Article

In contrast with humanitarian access or the provision of humanitarian assistance, humanitarian intervention is commonly defined as the threat or use of force by a state to prevent or end widespread and grave violations of the fundamental human rights of individuals other than its own citizens, without the permission of the state within whose territory force is applied. In support of their cause, advocates of humanitarian intervention often draw upon and reference the authority of the notional “just war.” The four main ways by which humanitarian intervention has been connected to the idea of the just war relate to the ideals of self-determination, punishment, responsibility, and conditional sovereignty. For a humanitarian intervention to be considered legitimate, there must be a just cause for intervention; the use of force must be a last resort; it must meet the standard of proportionality; and there must be a good likelihood that the use of force will contribute to a positive humanitarian outcome. The historical practice of humanitarian intervention can be traced from the nineteenth century to the recognition of the Responsibility to Protect by the World Summit in 2005 and its application in Darfur. Major conceptual debates surrounding humanitarian intervention include the problematic relation between sovereignty and human rights, the legal status of intervention, the issue of multilateralism versus unilateralism, and the quest for criteria for intervention.

Article

Kenneth J. Campbell

Genocide is an interdisciplinary problem for scholars; no single academic discipline has yet taken on the study of genocide in a serious, systematic, and significant way, let alone placed an exclusive claim on it. The historical development of the genocide literature begins with the emergence of Holocaust studies, and the word “genocide” itself was coined in 1944, during World War II. Comparative genocide studies were later developed, in addition to the post-Cold War explosion in the second generation literature on genocide. The scholarly questions on genocide that have been fairly well settled—at least to a certain extent—have to do with core elements of the definition of genocide. This literature, in short, focuses on three principal concerns: definition, explanation, and prevention. What emerges out of the genocide literature over the years is consensus on the fact that genocide is the destruction of people as members of a group. They are differences over which groups should be covered by the definition—for instance, political and socioeconomic groups—but not on the fact that the victims have been targeted because of their group identity, and no other reason. To supplement the scholarship on genocide, future research agendas might include a careful study of the growing transnational antigenocide movement, a comparative analysis of genocide leaders, and many more.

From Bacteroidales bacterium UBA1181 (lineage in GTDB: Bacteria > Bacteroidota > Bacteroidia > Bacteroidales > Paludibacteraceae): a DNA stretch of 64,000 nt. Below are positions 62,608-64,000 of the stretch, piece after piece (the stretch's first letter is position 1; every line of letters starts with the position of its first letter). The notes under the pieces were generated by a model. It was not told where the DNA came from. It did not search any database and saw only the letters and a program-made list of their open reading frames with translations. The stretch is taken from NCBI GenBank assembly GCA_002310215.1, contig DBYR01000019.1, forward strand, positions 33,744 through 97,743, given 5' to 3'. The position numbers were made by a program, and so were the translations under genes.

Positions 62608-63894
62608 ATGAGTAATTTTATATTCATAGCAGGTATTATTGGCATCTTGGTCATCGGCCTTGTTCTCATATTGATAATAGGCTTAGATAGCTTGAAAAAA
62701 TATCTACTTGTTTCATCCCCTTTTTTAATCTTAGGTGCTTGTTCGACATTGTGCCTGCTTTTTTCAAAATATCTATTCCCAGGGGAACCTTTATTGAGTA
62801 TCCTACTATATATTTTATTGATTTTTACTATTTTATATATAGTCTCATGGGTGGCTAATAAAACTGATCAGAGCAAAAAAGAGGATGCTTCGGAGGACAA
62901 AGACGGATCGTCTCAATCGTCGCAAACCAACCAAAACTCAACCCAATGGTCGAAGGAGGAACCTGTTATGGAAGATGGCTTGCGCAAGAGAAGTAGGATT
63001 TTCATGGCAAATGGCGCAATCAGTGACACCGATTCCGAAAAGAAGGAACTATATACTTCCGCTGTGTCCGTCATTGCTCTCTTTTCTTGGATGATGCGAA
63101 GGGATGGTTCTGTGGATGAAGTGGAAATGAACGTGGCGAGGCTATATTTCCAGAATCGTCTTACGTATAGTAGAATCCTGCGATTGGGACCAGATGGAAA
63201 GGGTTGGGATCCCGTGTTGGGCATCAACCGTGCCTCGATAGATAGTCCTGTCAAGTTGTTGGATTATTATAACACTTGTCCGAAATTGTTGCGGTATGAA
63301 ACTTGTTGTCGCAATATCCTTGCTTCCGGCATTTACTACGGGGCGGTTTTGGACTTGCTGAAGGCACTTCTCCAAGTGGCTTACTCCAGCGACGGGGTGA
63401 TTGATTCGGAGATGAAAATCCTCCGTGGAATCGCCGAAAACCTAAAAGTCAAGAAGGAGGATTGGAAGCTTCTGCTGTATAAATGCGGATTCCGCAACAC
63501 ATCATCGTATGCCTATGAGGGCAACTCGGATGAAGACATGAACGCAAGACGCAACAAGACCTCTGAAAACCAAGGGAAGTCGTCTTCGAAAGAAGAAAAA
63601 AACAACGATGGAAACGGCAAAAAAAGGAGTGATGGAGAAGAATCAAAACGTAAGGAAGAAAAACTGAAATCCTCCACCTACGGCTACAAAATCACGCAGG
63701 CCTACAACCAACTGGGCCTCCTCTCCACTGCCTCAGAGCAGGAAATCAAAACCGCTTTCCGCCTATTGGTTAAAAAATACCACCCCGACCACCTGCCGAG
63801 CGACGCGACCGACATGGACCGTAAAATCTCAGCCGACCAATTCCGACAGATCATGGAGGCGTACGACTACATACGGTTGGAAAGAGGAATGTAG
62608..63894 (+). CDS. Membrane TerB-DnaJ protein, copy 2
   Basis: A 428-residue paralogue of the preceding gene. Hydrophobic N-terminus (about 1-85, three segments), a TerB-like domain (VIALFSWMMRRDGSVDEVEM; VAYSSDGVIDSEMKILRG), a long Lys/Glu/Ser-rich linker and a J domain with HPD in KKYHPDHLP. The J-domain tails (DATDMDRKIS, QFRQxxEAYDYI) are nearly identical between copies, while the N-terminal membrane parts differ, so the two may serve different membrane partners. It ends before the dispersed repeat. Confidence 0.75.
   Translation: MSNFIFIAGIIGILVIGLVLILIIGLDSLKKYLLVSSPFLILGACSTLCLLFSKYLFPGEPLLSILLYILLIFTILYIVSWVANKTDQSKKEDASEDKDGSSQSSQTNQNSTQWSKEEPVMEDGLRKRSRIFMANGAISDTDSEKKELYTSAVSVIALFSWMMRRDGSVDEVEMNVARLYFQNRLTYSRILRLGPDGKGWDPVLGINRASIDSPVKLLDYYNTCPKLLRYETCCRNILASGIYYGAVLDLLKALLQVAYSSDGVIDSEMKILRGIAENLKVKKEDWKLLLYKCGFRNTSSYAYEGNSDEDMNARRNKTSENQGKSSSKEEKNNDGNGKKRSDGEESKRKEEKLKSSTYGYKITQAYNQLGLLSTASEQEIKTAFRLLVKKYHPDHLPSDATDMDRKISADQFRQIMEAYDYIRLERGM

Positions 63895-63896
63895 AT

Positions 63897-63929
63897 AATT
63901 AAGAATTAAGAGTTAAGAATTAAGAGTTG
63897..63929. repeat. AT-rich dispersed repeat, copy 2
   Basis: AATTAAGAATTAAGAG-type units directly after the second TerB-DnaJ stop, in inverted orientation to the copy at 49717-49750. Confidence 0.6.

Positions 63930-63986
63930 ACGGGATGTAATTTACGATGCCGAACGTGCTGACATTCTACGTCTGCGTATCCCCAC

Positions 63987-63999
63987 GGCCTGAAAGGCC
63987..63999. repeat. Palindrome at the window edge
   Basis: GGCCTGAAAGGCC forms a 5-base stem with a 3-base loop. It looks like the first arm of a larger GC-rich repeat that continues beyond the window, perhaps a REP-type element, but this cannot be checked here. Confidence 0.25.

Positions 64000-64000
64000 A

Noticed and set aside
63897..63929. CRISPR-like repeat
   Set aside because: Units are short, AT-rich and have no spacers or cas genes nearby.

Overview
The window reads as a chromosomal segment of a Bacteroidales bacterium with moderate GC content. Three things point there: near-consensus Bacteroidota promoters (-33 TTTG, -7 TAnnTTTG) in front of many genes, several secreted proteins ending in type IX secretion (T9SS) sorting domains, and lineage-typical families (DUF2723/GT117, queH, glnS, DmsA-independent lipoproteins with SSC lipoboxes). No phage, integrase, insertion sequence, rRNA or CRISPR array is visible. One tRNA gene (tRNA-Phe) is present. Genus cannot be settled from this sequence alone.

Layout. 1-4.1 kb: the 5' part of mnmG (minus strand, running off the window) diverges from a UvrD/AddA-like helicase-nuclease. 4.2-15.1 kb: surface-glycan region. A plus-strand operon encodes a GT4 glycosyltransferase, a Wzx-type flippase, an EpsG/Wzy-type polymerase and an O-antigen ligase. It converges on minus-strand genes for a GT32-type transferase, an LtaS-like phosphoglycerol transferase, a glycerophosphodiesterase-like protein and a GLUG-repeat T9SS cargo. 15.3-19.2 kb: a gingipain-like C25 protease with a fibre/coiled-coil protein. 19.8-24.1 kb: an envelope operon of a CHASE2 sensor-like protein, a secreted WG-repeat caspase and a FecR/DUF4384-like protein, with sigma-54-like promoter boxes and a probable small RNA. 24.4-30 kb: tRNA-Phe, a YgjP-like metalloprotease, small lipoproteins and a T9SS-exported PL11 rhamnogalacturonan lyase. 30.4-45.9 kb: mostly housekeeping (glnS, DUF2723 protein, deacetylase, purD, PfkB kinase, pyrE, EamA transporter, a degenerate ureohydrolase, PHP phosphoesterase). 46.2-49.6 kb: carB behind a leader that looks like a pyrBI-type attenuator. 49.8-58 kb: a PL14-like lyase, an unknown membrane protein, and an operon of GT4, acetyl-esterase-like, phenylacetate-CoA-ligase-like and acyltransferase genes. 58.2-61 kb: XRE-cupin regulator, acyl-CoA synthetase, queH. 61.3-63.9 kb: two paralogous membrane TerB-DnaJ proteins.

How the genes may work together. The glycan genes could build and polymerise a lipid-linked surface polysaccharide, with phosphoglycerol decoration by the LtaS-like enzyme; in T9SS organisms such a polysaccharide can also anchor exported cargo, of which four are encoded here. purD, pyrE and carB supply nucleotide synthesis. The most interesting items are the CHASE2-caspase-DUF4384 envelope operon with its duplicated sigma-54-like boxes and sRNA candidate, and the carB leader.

Article

Extreme political violence, i.e., genocide, ethnic cleansing, and war crimes, can be examined within three explanatory frameworks important to geographical thought: nature and society; spatial identities; and geopolitics. Extreme violence is often closely associated with humanity’s failure to overcome human nature. These are fundamentally geographical concerns in the sense that they relate to geography’s central interest in humans and their environment. Scholarly works abound with Hobbesian images, often presenting primitive violence as a pervasive social condition in the absence of an effective ruler. The literature on state failure presumes the same contradiction between nature and the social-political order, but in reverse: without a conventional sovereign, social conflict emerges over basic resources. These theories suggest that the causes of extreme political violence can be identified at the intersection of nature and society, where human behavior cannot be extricated from its biological and environmental condition. Identity is understood primarily as cultural difference. Identities are an important element in any explanation of extreme political violence given that it stems from conflict between sociopolitical groups that are defined by some degree of cultural difference. Classical geopolitical analysis of extreme political violence has retained environmental and biological factors as ultimate causes. They assume that scarcity of resources and population growth drive culture, territorialism, and conflict. In contrast, contemporary and critical approaches focus on the language and action of politics, such as statecraft, diplomacy, and popular mobilization.

Article

Steven V. Miller, Jaroslav Tir, and John A. Vasquez